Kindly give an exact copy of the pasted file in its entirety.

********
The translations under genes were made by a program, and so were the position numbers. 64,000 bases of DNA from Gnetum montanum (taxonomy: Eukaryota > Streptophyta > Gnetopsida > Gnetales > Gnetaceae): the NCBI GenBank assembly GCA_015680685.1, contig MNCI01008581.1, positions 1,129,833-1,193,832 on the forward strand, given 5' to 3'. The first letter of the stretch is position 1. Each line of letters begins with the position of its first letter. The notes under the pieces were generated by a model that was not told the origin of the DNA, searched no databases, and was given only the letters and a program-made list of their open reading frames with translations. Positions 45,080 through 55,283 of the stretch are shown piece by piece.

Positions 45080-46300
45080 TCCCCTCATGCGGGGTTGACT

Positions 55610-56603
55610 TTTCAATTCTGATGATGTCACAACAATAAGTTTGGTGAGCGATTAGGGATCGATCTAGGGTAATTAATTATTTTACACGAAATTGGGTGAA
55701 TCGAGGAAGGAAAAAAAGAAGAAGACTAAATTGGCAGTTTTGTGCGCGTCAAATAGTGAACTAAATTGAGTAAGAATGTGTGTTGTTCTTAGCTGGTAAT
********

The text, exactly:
The translations under genes were made by a program, and so were the position numbers. 64,000 bases of DNA from Gnetum montanum (taxonomy: Eukaryota > Streptophyta > Gnetopsida > Gnetales > Gnetaceae): the NCBI GenBank assembly GCA_015680685.1, contig MNCI01008581.1, positions 1,129,833-1,193,832 on the forward strand, given 5' to 3'. The first letter of the stretch is position 1. Each line of letters begins with the position of its first letter. The notes under the pieces were generated by a model that was not told the origin of the DNA, searched no databases, and was given only the letters and a program-made list of their open reading frames with translations. Positions 45,080 through 55,283 of the stretch are shown piece by piece.

Positions 45080-46300
45080 TCCCCTCATGCGGGGTTGACT

Positions 55610-56603
55610 TTTCAATTCTGATGATGTCACAACAATAAGTTTGGTGAGCGATTAGGGATCGATCTAGGGTAATTAATTATTTTACACGAAATTGGGTGAA
55701 TCGAGGAAGGAAAAAAAGAAGAAGACTAAATTGGCAGTTTTGTGCGCGTCAAATAGTGAACTAAATTGAGTAAGAATGTGTGTTGTTCTTAGCTGGTAAT